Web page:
The Old Guard navigates familiar genre terrain but with enough punch to put the hetero white male actioner ethos on notice.
Every big-budget action flick should be as effortlessly entertaining as The Old Guard. Written by Greg Rucka, adapted from his own comic book co-created with Leandro Fernandez, and directed by Gina Prince-Bythewood, The Old Guard balances its high-concept sci-fi conceit with top-notch character work, philosophical and existential musings, and absolutely kick-ass action. The film follows a roster of near-immortal warriors who have spent centuries fighting injustice across the globe. Charlize Theron is Andromache of Scythia, aka Andy, team leader and oldest of the group. Matthias Shoenaerts is Booker, who’s only been alive since Napoleonic times. Marwan Kenzari and Luca Marinelli are Joe and Nicky, a duo who met as enemies on the battlefield during the Crusades and now fight side by side as soulmates – as Joe jokes, the two killed each other more than a few times in combat before falling in love. After being betrayed by their former CIA contact, Copley (Chiwetel Ejiofor), the team must outrun an evil pharmaceutical CEO named Merrick (Harry Melling, in a delicious scumbag turn) who’s seeking to unlock the secrets of their regenerative powers. The team also becomes aware of Nile (Kiki Layne), a young Marine who has just become aware of her powers after getting her throat slit by an insurgent while on patrol in Afghanistan. Nile’s friends watch her bleed out, but when she wakes a few hours later without so much as a scratch, she is quickly whisked away by Andy before the military doctors can turn her over to Merrick, and the team begins her education.
It’s increasingly rare to find an action film that’s both excitingly visceral and thoughtful. It’s no secret that Netflix releases a lot of junk, and even confident genre efforts like Extraction and 6 Underground involve enduring plenty of flaccid loafing to get to the good stuff. No such sacrifices are demanded with The Old Guard. It’s a testament to how diversity behind the camera can manifest new angles from otherwise well-worn material. Old Guard certainly resembles other things – the emotional toll of living for centuries reminds of both the Highlander series and countless vampire movies; the group’s healing powers vaguely approximate X-Men; and, of course, the genre’s familiar narrative beats, like the seasoned veteran taking the rookie under wing, are present. But Prince-Bythewood, known best for intimate, human-driven dramas like Love & Basketball and Beyond the Lights, and not necessarily an intuitive choice for a work of action spectacle, brings to the film a clear care for her characters. And Rucka’s screenplay is adept at sketching plenty of plot and backstory in big, broad strokes that nevertheless remain tethered to real, tangible human emotions, carefully delineating each character’s motivations and, in Andy’s case, centuries of loss and heartache.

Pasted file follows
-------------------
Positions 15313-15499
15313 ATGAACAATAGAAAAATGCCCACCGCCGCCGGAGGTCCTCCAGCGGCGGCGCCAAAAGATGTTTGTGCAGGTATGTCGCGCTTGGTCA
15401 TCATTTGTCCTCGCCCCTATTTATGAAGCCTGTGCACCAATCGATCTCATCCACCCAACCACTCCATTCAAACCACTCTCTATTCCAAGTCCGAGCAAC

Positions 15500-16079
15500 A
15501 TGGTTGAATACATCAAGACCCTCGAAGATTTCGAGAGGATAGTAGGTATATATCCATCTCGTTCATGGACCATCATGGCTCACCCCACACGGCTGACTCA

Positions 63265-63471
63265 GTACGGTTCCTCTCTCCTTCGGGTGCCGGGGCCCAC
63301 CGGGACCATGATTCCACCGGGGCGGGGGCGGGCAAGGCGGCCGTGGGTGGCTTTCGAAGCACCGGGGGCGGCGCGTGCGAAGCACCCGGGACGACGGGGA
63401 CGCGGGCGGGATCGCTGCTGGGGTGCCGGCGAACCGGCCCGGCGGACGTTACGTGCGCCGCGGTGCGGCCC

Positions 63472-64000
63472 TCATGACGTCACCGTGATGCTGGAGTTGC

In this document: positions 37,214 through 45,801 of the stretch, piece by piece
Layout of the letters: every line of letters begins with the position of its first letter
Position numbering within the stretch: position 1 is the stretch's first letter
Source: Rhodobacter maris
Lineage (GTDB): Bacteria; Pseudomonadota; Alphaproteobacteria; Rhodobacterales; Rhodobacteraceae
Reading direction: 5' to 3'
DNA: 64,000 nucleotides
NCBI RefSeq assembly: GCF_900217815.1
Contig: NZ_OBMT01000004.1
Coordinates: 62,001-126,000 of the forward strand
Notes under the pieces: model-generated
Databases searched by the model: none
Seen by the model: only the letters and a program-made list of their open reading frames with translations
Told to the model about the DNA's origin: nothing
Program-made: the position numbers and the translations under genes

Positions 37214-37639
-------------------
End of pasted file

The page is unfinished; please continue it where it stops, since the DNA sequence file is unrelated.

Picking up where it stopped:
Of course, all the good faith inclusiveness in the world wouldn’t matter if the film wasn’t good (anyone remember A Wrinkle in Time?). In an industry slow to evolve from its dominant hetero white male foundation and a genre traditionally most reflective of that, it’s great to see a film fronted by two women, one of them black, and which features a proud, devoted, and unambiguously gay couple. These decisions do the genre a service, demonstrating the ease with which diversity can be organically incorporated without sacrificing quality in favor of testosterone favoritism. Working with second unit director Jeff Habberstad and fight coordinator Daniel Hernandez (both, like Extraction director Sam Hargrave, seasoned stunt performers and MCU veterans), Prince-Bythewood isn’t interested in violence so much as the balletic possibilities of physical movement. The fight choreography here emphasizes cooperative play, as one team member will punch or kick or flip a baddie while another finishes them off. It’s intricate work, and if the editing is sometimes too quick, obscuring impacts, it’s a minor complaint. Everyone moves fluidly between hand to hand combat and gun play, or even when busting out swords and battle axes. While there are no obnoxious fake ‘oners’ here, there remains a welcome commitment to long takes, allowing each performer the space to show off some moves and highlight the choreography’s bang-up kineticism. The Guard’s virtual invulnerability gives plenty of options for wild stunts, as bullet wounds and blunt trauma quickly heal and allow them to use their bodies as both shields and weapons. As is increasingly preordained in this era of franchise filmmaking, The Old Guard ends with a post-credits scene setting up another entry. For the first time in a good while, that feels like a promise rather than a threat.
You can currently stream Gina Prince-Bythewood’s The Old Guard on Netflix.